DAISI, Devon and Torbay’s arts in education organisation, has been offering a selection of First World War-themed arts workshops to young people across Devon in order to ascertain where their interests lie and how they would like to further their exploration into this important period in our history.
The Heritage Lottery Fund, YOUNG ROOTS exists to:
- Provide new opportunities for young people between the ages of 11 to 25 from a range of backgrounds to help shape and deliver enjoyable and engaging heritage activities as part of a project;
- Develop partnerships between youth and heritage organisations to bring together knowledge and expertise; and
- Create opportunities to celebrate young people’s achievements in the project and share their learning with the wider community
Daisi has been running consultative workshops in advance of submitting their Young Roots bid. Activities in each workshop have been developed in discussion with Daisi’s Rae Hoole, individual workshop leaders/artists and setting staff to illicit where the participants’ existing knowledge in WW1 lies, what interests them, what they would like to explore in more detail, the people, stories which are resonant for them and the media through which they would want to express their findings and experiences.
The consultative workshops have taken place in four different settings: South Molton – (Barnstaple Home Educated Young People), Silverton – (Scouts), Braunton – (Southmead Primary School) and Dawlish – (Dawlish Community College)
This Facebook page has a number of interesting photographs from the consultation workshops.
Barnstaple Home Educated Young People- ‘Home grown kids’ (11-16 yr olds) Wed 11th December – led by artist Jo Bushell (Visual arts and performance)
Jo had altered the familiar room at South Molton Youth and Community Hall. It was dimly lit with spotlights attached to each table. The session started with a short presentation – broad in its subject matter; introducing facts about how the war started, statistics relating to numbers of men lost and injured, recruitment posters, Heath Robinson drawings, Chanel fashion icons and women exploring new working prospects. Also, examples of common usage slang which derived from the First World War ie. mufti, bumf, chin-strapped, cushy and ‘on the wire’. Curiosity was stimulated and questions followed. This subject has a definite resonance with young people. They connected easily with issues around life at home and communication with loved ones.
The practical aspect of the workshop involved designing and creating a postcard. Jo invited all young people to design a postcard describing the aspects of WW1 that had become of interest to pursue further and also to express the art forms which the group would like to use in their exploration.
The postcards were created at A4 on ‘shrinkle paper’ then shrunk in the oven to become much smaller. This transformative process was also engaging and produced some interesting art works which were hung from wire to display.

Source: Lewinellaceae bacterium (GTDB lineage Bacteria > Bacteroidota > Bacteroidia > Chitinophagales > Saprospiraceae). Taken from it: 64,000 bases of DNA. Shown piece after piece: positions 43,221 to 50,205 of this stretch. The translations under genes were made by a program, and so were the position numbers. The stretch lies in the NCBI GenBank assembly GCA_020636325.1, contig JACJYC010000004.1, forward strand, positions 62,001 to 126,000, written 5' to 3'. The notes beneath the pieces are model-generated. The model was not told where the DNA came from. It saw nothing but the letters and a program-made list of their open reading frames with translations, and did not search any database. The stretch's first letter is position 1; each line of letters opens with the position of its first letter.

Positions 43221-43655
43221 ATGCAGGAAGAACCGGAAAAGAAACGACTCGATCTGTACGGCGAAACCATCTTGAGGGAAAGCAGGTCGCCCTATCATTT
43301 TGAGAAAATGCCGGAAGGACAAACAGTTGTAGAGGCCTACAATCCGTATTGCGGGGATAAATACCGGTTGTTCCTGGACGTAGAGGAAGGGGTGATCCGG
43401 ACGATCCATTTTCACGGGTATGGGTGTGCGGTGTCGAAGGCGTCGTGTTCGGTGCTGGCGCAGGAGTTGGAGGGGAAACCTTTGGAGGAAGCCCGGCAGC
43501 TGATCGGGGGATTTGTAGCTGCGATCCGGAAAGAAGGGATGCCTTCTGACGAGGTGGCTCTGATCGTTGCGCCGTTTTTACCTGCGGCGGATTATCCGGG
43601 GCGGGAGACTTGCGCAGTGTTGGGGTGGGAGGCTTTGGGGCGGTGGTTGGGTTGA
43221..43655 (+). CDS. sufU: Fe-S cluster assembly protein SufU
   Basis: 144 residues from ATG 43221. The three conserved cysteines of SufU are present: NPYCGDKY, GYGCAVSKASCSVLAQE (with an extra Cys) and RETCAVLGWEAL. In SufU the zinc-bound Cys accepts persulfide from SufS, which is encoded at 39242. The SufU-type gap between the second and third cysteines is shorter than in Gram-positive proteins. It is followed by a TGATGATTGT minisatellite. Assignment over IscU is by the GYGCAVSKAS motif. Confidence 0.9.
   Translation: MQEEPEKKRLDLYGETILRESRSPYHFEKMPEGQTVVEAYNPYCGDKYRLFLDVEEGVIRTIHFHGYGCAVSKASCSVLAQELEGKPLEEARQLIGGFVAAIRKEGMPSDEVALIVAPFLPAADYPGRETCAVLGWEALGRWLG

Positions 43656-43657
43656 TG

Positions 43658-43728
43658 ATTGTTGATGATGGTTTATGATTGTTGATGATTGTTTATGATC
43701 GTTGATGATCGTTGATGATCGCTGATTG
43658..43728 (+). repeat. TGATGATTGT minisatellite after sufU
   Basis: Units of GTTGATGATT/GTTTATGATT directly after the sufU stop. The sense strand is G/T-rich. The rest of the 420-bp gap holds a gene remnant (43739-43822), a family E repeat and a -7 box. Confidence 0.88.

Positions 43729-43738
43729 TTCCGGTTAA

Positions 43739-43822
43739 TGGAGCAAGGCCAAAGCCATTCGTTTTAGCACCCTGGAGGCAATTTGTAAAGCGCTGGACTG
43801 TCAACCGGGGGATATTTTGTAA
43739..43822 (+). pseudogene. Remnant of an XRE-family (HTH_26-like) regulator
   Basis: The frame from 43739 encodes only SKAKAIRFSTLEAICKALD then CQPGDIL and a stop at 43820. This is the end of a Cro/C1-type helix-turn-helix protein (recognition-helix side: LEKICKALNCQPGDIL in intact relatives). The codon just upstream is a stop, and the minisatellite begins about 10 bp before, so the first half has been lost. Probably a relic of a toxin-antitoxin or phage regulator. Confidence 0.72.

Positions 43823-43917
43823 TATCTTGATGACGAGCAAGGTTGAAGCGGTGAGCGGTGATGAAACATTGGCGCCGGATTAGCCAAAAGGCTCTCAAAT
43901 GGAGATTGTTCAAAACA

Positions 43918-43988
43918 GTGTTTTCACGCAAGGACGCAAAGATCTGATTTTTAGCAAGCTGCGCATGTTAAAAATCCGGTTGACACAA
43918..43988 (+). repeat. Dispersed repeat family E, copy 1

Silverton Scouts (10 – 14 yr olds) – William Kermode’s lino cuts – Mon 13th Jan & Mon 20th Jan – led by ArtTree – Jon Lincoln Gordon and Trish Mohan
When the Scouts arrived the room had been set up with two large tables, one strewn with images – British and German propaganda posters, a 4-page resume of the main events of each year of the war and Henry Williamson’s The Patriots Progress illustrated with powerful lino cuts by William Kermode.
After introducing themselves, Jon and Trish introduced the theme – The First World War- it’s vastness, it’s brutality and the great losses suffered. TheSscouts had heard of WW1 but as we expected, most knew little detail. One was studying it as a topic. Jon and Trish played a few minutes from the ‘The GREAT WAR’ DVD to provide a background. They then spoke a little of life at home as well as stories of soldiers and battle. Perhaps most arresting were their personal anecdotes of memories of grandparents and uncles who had served; Trish sitting on her uncle’s knee and the trick he played with his false wooden leg, Jon of a grandfather who never mentioned how or why he was awarded his medals of bravery. The Scouts listened carefully.
We were going to make out own images to print onto individual pennants and these in turn would be attached to one another to make bunting. This week we would work on paper, next week on cotton.
The collection of 2D stimulus along with a next of kin memorial plaque and a set of three medals belonging to Jon’s grandfather provided wonderful inspiration for the art work the Scouts would produce.
Southmead Primary School, Braunton – Monday 3rd Feb – led by visual artist Jane Churchill. Moths decorated by year 5 pupils in honour of the men whose names are on the Braunton War memorial
Jane acquired the roll of honour from the local war memorial and after a stimulating introduction where Jane showed her own WW1 inspired art work, each child took a name and decorated a moth in honour. They also wrote letters to loved ones, imagined and written on the back of their moths.
Dawlish Community College (11-16 yr olds) – Tony Liddington lead artist
Tony worked over a period of weeks with students from Dawlish Community College, with Drama initially and then began to explore the theme of WW1. Young people brought in their own memorabilia from WW1 and began to plan for a larger project where they would explore Dawlish and the people of Dawlish in the First World War, through theatre, photography, creative writing and artefacts found and imagined.